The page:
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Subject:  Re: Valero (VLO) Date:  1/23/2012  5:11 AM
Author:  saunafool Number:  8989 of 25574

As an industry insider, can you dissect what happened in 2007 in refining that made it so perfect for profits?

The period of 2003--2007 was a sweet spot for the refining industry which no one saw coming, but will likely repeat again somewhere down the road.

Normally, refineries make a small profit on the differential between crude oil and refined products called the "crack spread." Normally, the crack spread goes up when crude prices fall and goes down when crude prices rise.

In 2003--2007, this relationship changed. Not only did crude prices rise substantially, but the crack spread also hit record highs. Back in the 90's, refiners would operate on single-digit crack spreads. In California, because of their special gasoline formulation, crack spreads were higher--typically about $7/bbl. In the rest of the country, the crack spread would often be $3/bbl. (Note: perhaps because crude was only $20/bbl the gross profit % was similar to today, but I'd rather earn $20/bbl than $7/bbl, even if the gross profit % is lower.)

The reason for this decoupling was simple supply and demand. Back then, you'd hear every week about how no new refineries had been built in the U.S. since 1979. Bush proposed using closed military bases as potential sites. People blamed big oil for price fixing. Leftists proposed windfall profit taxes. No one remembered that refineries had been going out of business for decades and had very low margins.

Meanwhile, the must-have cars were the Hummer H2, Lincoln Navigator, Cadilac Escalade, or perhaps a pick-up truck with a Hemi (whatever that is), or for those with more refined taste a BMW. Average fuel economy made no improvement from 1987 to 2005, miles driven increased, and the number of cars on the road increased. Refining capacity did not increase.

It all came home to roost in that period from 2003 to 2007.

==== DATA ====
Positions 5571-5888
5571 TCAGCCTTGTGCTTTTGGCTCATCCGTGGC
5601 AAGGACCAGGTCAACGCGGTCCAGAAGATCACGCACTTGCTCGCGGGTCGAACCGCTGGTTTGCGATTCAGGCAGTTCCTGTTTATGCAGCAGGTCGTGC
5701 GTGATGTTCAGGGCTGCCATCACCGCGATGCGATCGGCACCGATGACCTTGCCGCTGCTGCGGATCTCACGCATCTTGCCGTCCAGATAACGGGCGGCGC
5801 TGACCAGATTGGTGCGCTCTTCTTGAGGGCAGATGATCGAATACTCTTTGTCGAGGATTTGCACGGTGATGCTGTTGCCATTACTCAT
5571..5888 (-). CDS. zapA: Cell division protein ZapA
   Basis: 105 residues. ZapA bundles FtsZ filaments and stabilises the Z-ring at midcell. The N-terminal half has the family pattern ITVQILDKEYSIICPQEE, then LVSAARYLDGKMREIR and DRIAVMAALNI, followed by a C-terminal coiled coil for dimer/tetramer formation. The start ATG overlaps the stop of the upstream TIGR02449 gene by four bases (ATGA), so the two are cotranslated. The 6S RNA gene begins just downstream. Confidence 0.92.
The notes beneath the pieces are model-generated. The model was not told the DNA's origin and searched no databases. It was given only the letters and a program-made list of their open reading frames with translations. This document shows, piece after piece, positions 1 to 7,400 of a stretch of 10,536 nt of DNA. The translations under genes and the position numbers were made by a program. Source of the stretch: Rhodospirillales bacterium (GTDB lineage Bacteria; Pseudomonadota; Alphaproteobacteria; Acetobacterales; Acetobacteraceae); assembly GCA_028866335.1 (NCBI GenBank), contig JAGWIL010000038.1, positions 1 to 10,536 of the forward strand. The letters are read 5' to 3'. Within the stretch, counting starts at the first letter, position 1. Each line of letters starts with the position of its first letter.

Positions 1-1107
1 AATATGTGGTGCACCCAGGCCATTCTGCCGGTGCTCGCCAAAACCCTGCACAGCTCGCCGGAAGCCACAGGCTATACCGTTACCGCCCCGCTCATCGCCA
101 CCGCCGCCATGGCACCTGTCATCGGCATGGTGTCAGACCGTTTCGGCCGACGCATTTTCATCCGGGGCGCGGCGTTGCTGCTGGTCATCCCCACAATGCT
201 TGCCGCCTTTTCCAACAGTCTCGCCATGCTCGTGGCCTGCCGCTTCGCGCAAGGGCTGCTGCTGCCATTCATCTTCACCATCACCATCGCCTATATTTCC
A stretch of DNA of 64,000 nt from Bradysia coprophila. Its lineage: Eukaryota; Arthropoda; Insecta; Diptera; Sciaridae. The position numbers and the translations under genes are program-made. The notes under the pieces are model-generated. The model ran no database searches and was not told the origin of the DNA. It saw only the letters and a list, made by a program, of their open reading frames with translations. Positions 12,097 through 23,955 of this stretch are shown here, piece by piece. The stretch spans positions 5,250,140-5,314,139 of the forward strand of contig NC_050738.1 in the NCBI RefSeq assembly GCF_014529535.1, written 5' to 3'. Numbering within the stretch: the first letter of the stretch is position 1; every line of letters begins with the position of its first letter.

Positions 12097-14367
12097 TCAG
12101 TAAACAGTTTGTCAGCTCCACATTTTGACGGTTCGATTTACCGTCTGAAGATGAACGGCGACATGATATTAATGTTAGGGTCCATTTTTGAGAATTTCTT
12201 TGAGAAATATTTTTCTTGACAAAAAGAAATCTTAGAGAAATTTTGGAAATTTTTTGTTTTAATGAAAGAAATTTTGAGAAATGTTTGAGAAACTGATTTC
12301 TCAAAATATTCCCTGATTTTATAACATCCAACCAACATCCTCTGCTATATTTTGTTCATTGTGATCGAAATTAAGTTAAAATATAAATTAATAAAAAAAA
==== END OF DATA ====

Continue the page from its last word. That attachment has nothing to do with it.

Now, here is the speculative part of why I believe it will happen again. There has definitely been demand destruction from the recession. U.S. petroleum consumption peaked in 2005 at 20.8 million bpd. Since then it has fallen to 19.18 million bpd representing a total drop in demand of 8%.

Since the recession, 1.2 million bpd of refining capacity has closed (this includes the recent closure of the Hess refinery in the Virgin Islands and Sunoco, Marcus Hook, PA closure.) So, there was a 1.6 mbpd drop in demand and a 1.2 mbpd drop in supply.

However, consumption in 2011 grew for the first time in the past 6 years at a rate of 2.1%. If the economic recovery continues, another 2% increase in demand will put the supply/demand balance as tight as it was in 2005 (1.2 million bpd lower supply and 1.2 million bpd lower demand).

However, it is highly unlikely that anyone will make a significant investment in new capacity due to fuel efficiency and ethanol mandates which are cooked into the equation through 2020. (The only exception is there is a proposal to build a refinery in South Dakota to handle oil from Bakken. It will be 7-10 years before anything is built, so we can ignore it for now.)

Therefore, what I forsee is periods of inflated profits during economic recovery, followed by closures and heavy losses during recessions. Perhaps undulating in this cycle for a very long time. One could argue that the refining industry has always been that way. I just think it will be more extreme (like everything else) for the next decade or more.

As a counterpoint, here is a seeking alpha article saying refiners are a value trap:
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